we do a lot of calculations in medicine. maybe that's why maths is an entry requirement to med school.
for example, patients are prescribed dextrose 5% as an intravenous drip. what this contains is 5g of dextrose (aka sugar) in 100mls of solution. this equals 5000mg in 100mls, or 50mg per ml.
similarly, normal saline or 0.9% saline contains 0.9g of sodium chloride (aka salt) in 100mls of solution, which equals to 900mg sodium chloride in 100mls, or 9mg per ml.
so, 5% of any medication equals to 50mg of that medication in 1ml of solution.
yesterday, i prescribed a 0.5% of a local anaesthetic to a patient to be given in the ward. the solution is prepared & labelled as 5mg per ml from the manufacturer. so this nurse called up the pharmacy & asked if they could prepare a 0.5% solution for the ward. the pharmacy assistant said they couldn't do it & asked the nurse to do it herself. feeling lost, she reverted to me on my instruction, saying the local anaesthetic only came in 5mg per ml preparation & not 0.5%.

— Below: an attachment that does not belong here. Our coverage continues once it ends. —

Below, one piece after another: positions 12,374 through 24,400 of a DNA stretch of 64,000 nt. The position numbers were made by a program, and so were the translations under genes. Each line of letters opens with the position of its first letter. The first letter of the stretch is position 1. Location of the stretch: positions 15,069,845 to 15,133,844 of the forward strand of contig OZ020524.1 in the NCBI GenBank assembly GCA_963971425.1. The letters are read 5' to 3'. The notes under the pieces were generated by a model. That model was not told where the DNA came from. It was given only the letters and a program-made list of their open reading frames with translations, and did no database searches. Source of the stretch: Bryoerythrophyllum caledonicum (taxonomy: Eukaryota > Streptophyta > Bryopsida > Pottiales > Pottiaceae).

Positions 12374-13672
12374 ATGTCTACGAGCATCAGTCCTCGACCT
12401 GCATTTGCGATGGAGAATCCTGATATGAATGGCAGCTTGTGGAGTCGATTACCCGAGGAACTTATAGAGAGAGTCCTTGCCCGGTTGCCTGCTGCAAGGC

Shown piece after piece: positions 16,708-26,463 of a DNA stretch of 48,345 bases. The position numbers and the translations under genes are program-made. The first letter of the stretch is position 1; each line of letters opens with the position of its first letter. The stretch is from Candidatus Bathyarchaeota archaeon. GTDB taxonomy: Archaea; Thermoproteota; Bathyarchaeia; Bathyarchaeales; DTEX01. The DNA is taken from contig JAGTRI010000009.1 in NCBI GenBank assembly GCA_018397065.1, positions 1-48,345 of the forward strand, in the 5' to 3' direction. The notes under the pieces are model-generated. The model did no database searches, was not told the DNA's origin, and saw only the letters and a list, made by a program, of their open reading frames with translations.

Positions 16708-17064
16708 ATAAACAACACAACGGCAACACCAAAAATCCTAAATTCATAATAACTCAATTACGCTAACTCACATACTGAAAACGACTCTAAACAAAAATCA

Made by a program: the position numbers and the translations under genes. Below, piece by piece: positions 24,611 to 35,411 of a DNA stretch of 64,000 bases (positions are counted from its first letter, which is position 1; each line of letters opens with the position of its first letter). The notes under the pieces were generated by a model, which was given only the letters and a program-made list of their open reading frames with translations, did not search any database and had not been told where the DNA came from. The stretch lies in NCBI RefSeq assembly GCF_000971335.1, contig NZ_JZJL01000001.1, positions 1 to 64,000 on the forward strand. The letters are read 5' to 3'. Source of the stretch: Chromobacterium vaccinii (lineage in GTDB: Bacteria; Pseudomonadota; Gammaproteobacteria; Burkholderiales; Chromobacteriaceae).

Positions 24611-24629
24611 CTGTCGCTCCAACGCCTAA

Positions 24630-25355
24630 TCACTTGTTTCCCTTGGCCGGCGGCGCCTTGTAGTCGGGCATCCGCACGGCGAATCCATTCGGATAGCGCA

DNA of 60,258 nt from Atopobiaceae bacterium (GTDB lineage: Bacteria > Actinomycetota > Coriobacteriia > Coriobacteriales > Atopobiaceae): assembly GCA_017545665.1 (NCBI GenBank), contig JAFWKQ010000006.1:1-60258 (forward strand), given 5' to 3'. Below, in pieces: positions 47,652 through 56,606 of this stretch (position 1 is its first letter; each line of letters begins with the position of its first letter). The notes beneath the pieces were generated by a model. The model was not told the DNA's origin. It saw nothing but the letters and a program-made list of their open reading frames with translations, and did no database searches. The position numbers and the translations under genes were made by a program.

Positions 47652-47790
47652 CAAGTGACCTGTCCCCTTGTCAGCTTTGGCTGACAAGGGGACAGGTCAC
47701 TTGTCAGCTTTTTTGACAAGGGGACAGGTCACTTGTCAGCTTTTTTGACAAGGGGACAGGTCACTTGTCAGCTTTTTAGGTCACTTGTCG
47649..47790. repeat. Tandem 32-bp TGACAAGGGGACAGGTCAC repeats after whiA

if you go by the previous example, 5% solution is the same as 50mg per ml, so 0.5% is the same as 5mg per ml. which means, the nurse should have just used the solution as prepared.
this is a basic calculation which everyone prescribing, preparing & dispensing medication should be familiar with. fortunately or unfortunately, the responsibility of giving the right dose to the patient falls squarely on the doctors' shoulder.
don't you think an A in maths should be a compulsory requirement for entry into med school & a strong credit for nursing & pharmacy school?
after all, you don't want to to be on the receiving end of a 10-time higher dose of medication, right?